Tomorrow’s Cities Hub Comment in Nature Computational Science

Tomorrow's Cities
In a “Comment” just published in Nature Computational Science magazine, Tomorrow’s Cities Hub researchers demonstrate how the Hub’s innovative disaster risk reduction framework uses the power of computational modelling to facilitate multi-hazard, risk-informed urban planning and decision-making in expanding cities, addressing many of the United Nations Sustainable Development Goals (SDGs).

The comment is authored by 
John McCloskeyMark PellingCarmine GalassoGemma CremenEmin Yahya MenteşeMax HopeThaisa ComelliTanvi DeshpandeRamesh Guragain,  Alejandro Barcena & Roberto Gentile 



According to United Nations projections, 2.2 billion more people (nearly 7 out of every 10) will be living in urban centres worldwide by 2050.  95% of this growth is anticipated to occur in the Global South, often in areas already exposed to multiple natural hazards such as earthquakes and floods. Combined with a changing climate, this has the potential to condemn hundreds of millions of people to a future locked in a cycle of disasters and poverty.

Nonetheless, urbanization can also be an opportunity to prevent this downward spiral. Time is limited though, and risk-sensitive urban planning must not only reduce disaster risk by promoting resilient infrastructure development but must also include the perspective of marginalized groups who are often overlooked and forced into high-risk areas. This is the mission of the Tomorrow’s Cities Hub.


Funded by the UK Research and Innovation (UKRI) Global Challenges Research Fund, the Tomorrow’s Cities Hub is shifting the narrative from managing current disaster risk to proactively building cities that minimize hazard exposure, reduce vulnerability and enhance resilience, with a special focus on the urban poor. For that, the Hub developed a three-stage agenda where computational tools – involving mathematical simulations, geographic information systems, and high-resolution digital visualisations – are deployed as part of an interdisciplinary process involving scientists, engineers, policymakers, economists, and representatives of the urban communities. These three stages directly address SDG1 (No Poverty), SDG11 (Sustainable Cities and Communities) and SDG13 (Climate Action):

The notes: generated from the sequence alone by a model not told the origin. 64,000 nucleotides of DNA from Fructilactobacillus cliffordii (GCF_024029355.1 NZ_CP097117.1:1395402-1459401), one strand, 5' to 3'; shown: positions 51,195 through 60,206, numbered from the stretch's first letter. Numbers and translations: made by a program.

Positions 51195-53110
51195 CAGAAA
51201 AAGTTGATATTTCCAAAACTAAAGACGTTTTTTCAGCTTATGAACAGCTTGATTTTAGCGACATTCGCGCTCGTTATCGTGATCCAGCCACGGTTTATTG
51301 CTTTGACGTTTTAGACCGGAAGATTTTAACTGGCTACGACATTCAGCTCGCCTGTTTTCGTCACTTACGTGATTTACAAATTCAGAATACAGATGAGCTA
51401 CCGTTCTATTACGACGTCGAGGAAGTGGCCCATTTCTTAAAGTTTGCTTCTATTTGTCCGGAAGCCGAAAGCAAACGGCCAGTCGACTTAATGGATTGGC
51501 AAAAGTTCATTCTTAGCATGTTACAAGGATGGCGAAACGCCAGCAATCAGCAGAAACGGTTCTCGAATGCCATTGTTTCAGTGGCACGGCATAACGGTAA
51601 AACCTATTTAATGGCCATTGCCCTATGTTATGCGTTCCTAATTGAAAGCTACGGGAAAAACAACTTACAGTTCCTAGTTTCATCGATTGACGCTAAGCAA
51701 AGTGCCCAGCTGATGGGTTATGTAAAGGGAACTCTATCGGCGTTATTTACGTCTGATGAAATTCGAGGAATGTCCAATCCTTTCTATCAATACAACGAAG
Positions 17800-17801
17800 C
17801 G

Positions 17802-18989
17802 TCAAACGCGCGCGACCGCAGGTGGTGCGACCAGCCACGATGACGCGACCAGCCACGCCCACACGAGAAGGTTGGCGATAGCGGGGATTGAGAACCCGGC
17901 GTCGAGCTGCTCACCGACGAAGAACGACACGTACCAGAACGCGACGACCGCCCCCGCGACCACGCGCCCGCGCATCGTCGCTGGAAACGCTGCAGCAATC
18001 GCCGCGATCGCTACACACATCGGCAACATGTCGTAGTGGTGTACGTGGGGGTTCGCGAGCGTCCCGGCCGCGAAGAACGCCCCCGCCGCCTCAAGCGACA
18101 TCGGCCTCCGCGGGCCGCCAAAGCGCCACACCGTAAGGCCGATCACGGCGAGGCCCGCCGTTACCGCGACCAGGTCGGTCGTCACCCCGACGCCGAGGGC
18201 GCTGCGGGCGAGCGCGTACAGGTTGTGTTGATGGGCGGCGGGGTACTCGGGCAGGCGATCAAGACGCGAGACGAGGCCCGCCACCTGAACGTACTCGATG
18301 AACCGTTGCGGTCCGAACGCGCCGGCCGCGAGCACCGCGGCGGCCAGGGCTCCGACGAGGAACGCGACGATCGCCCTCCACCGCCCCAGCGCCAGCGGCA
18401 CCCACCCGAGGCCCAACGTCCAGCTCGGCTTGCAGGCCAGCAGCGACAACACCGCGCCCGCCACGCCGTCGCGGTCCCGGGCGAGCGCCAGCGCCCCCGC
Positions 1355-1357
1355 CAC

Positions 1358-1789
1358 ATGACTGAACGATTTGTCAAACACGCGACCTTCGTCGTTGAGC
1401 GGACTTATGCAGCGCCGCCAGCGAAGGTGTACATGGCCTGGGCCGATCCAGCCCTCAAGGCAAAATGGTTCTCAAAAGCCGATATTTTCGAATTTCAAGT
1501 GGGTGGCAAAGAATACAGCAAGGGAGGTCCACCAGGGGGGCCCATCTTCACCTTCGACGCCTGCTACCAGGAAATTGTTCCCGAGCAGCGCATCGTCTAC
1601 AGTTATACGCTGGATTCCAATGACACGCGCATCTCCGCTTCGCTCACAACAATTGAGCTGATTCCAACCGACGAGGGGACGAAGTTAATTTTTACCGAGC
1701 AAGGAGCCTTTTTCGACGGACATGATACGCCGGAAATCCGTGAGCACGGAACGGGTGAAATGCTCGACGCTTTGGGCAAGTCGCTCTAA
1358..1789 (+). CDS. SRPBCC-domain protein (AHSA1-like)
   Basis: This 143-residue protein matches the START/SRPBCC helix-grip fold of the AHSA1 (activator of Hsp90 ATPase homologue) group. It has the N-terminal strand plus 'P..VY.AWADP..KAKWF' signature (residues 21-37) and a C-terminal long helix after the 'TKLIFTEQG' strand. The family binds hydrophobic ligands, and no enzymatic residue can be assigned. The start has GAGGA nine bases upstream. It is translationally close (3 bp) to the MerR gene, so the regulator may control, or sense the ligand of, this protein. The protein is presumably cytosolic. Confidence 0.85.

1. Digitally capturing inclusive future visions. Social science techniques are first used to understand different people’s aspirations for their future city. The resulting information is leveraged to create detailed digital urban scenarios of the future that include data on infrastructure, demographics and information on the ways in which people interact with the city, such as the transportation infrastructure they rely on to get to work.


  1. Exposing digital futures to likely hazard events.  using physics-based computer simulations, the digital urban scenarios are subjected to different hazard events that align with the city's natural conditions. Using a custom-developed web application, impact metrics - data such as the number of casualties, injuries, displacements and economic costs, but also the effect of the hazard events on individuals from a given socioeconomic group – are calculated.


  1. Convening risk agreement and institutional learning. While the impacts of disasters are objective, risk perception varies based on individual or group priorities. For instance, the cost of replacing property after an earthquake is only important for those that own property. Tomorrow’s Cities computational workflow combines these individual risk perceptions with the impact metrics previously calculated, to create a local definition of risk that includes the voices of marginalised groups. The findings are shared with stakeholders, helping them to understand the origins of risk and how they relate with the decisions made during planning stages. Ultimately, changes in stakeholder decisions aimed at reducing risk are incorporated into new digital urban scenarios and retested against hazard events. This ongoing cycle seeks to improve the future by minimizing risk, enhancing the understanding of effective governance methods, and ultimately supporting evidence-based decision-making.


By acknowledging how today’s decisions affect future disaster risk and promoting interdisciplinary collaboration, Tomorrow’s Cities Hub facilitates more capable governance and evidence-based, low-risk choices towards achieving many of the United Nations SDGs. In this context, computational science serves as a crucial nexus, connecting various domains of knowledge to help bringing equity and resilience into cities of the future, today.


For more information on this critical topic and the role of computational science in shaping risk-sensitive, inclusive future cities, please refer to the full text.


Full Text


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